Dom runs our Gin school where he takes visitors through producing their own Gin using their preferred botanical flavours. Whether you want to infuse your favourite fruit or a combination of herbs and spices, we will develop a Gin that perfectly fits the bill. We can also store the recipe and method in our safe for ordering in the future, which is not available to anyone else.
Dom our Founder & Distiller is a former soldier and Bradford-born green innovator who is putting his eco credentials into practice at our artisan gin distillery. Dom is utilising his past experience by looking at ways to eliminate water wastage at the distillery.
Having founded the company 4Navitas, Dom set up a factory in Blackpool to prototype a vertical axis wind turbine that saw him pick up a new innovation award in Los Angeles in 2016.
When he sold the company in 2018, Dom turned his attention to artisan gin making and the challenge of the processes of water wastage.
“Being of African descent means I have an aversion to wasting water and at our present volume of gin production we are losing one million litres of water per year,” Dom explaines.
“Our predicted growth rate means we could be losing far more and so we are making plans. “As our premises are Grade II listed we are not allowed to put in a new water tank large enough to serve our purposes, but we have a plan.”
That plan is reinstalling a previous feature of the house - its swimming pool. The original pool was converted to a carp pond but Dom is hoping to put it back to its original purpose and fill it with the waste water from the distillery.
“The water will come back to the pool from the condensers on the stills at 65 degrees, providing a heat sink. We will benefit by eradicating waste water, seeing a reduction in our water bill of several thousands of pounds and we will also have our own swimming pool.”
As well as renewable energy, Dom’s career since leaving the Prince of Wales Own Regiment where he served as a corporal in the 80s and 90s, seeing action in both Germany and Northern Ireland, has also involved food and drink.
“I’m a foodie. I love tasting good food and good produce. I went to Malton Food Festival and that’s how we began looking into the chemistry of distilling. I found out how gin was made, invested in a still and began checking out the taste.
“I found there was a point in the process where I felt the gin was far superior.”
Hooting Owl Distillery has grown very quickly but we are determined to stick to our principles as an artisan distillery.
“You can’t really scale up an artisan business, otherwise you’re no longer a true artisan, so we do things differently. We use smaller stills, because smaller stills make finer spirit.”
Hooting Owl Distillery is made up of one module of ten 30-litre stills.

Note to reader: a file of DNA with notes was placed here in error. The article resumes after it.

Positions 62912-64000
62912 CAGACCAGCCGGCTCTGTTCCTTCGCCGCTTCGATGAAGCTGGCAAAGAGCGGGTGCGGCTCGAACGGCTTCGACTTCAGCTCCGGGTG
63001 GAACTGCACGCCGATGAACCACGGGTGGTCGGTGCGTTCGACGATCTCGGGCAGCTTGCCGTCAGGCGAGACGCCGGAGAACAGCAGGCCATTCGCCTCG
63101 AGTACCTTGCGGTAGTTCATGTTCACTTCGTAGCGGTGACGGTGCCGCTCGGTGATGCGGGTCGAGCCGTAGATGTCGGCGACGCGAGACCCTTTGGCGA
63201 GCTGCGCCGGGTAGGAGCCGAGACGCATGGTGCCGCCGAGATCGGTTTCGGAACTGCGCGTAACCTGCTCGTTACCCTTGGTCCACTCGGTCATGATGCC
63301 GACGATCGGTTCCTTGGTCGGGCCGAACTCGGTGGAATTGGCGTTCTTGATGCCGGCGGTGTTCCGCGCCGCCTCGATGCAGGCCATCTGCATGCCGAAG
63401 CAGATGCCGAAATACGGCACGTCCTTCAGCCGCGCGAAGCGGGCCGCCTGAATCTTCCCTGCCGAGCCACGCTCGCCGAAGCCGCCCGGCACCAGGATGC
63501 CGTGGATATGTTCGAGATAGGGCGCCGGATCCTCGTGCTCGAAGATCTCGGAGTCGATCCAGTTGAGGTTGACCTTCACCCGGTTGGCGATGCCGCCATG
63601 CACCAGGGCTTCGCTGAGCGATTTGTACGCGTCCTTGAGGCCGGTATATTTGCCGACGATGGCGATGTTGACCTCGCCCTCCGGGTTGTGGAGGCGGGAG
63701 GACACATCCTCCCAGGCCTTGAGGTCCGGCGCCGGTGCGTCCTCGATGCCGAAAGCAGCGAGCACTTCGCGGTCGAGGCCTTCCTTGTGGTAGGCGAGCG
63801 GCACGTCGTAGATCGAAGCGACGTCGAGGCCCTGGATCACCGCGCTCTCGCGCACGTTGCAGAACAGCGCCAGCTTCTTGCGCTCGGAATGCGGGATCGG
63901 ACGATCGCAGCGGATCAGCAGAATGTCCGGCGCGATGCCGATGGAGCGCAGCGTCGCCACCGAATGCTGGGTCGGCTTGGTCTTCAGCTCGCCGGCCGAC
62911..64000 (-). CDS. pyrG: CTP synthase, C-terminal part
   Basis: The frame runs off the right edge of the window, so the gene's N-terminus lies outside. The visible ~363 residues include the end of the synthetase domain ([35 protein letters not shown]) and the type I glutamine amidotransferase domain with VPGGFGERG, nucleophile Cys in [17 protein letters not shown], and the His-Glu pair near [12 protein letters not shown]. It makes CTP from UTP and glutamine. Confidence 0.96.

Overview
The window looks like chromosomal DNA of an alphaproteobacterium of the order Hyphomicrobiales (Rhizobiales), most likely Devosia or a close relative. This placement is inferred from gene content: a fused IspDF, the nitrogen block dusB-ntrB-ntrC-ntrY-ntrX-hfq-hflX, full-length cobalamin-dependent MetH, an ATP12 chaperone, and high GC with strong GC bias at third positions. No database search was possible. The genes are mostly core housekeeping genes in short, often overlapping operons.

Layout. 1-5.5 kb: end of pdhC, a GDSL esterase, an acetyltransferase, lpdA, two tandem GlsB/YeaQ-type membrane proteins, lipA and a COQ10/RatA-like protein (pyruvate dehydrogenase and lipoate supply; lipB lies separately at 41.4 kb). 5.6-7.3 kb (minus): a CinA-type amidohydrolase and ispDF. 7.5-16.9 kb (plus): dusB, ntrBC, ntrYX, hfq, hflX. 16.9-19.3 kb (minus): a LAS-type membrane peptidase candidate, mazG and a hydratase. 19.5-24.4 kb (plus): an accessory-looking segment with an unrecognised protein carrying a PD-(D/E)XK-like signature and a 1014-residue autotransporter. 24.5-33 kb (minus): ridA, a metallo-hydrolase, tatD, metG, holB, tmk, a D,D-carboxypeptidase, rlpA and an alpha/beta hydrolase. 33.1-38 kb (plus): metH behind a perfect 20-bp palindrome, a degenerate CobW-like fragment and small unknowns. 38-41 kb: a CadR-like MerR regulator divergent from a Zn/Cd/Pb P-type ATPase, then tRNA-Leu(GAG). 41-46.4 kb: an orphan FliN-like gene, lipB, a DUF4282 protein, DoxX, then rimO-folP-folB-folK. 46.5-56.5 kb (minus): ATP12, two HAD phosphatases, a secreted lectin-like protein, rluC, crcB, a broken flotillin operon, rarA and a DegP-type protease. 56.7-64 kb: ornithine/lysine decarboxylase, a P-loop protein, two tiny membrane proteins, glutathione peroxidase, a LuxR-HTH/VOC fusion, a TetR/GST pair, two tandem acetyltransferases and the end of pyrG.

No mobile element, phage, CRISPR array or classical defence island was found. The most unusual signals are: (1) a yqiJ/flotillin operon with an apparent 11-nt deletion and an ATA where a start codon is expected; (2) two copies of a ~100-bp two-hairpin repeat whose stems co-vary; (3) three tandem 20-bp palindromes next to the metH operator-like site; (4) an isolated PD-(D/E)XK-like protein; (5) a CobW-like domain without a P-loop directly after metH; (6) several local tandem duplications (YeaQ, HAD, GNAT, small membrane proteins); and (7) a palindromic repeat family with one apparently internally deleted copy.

If we had one 300-litre still we would be limited to producing only one style of gin at a time. But our range now extends to 86 different gins all made with different ingredients and botanicals. Our core range of six branded Hooting Owl gins includes four Yorkshire branded products, as well as our signature gin and one for my brotherhood in the forces.
And one of the Yorkshire Gins is also a nod to Dom’s father who arrived in Hull unintentionally in 1954 at the age of 14.
He was on a ship carrying cargo from the Gambia and was meant to go back with another cargo boat but there were no sailings.
Dom said because of his age, he knew he would be taken into care so he threw his ID card into the Humber and said he was 24.
“When he was asked to spell his name he told them the M was silent, and apparently that’s why they added the apostrophe.
“Our East Yorkshire gin is a nod to him as it contains fruit from the baobab tree, Africa’s tree of life.”
Dom said working with smaller stills also made it easier when trying new recipes or developing new gins and also means less wastage if things don’t work out quite the way they want.
“I’m incredibly finicky when it comes to creating spirits and if it’s not right, I will work until I’m happy with it.
“Attention to detail has to be paid at all times and especially now as we make bespoke gins for many clients, including five for James and Kate MacKenzie’s Michelin-star restaurant The Pipe & Glass at South Dalton.”
A statue of a golden owl stands above the door to Barmby Moor House as it has for many years and is affectionately named after a previous owner, Sir Owlfred Tyton Hodgins. The story goes that as Dom was renovating the house he stumbled across a concealed floor safe and inside he found a single bottle of Sir Owlfred’s Hooting Owl Signature Gin and an old book containing many of his secret recipes.
Along with it was a diary of his gin-making journey including a drawing of the distillery which was located in the old stable buildings. The story of Sir Owlfred and his legacy is told on Dom’s tours and tastings.
“Gin is all about a story and people love hearing about us finding the old safe and this once being a coaching house.”
Hooting Owl now one of more than 25 throughout the county. Dom explaines that it’s not an easy market.
“Margins are tight for everyone. Around one-third of the price of all the gin produced is taken through duties and tax and then there’s the distributor cost. We are building up our online sales which helps but we are looking forward to the hospitality trade reopening.”
Making good use of the extensive old stable building at Barmby Moor House, Hooting Owl is home to a fully equipped craft distillery, expertly distilling a range of traditional dry gins and other premium craft spirits combining a carefully researched and selected blend of botanicals. Inspired by the story of the house itself and by the geography, culinary heritage and abundant produce of Yorkshire, Hooting Owl also adds a hint of family and military history to the mix.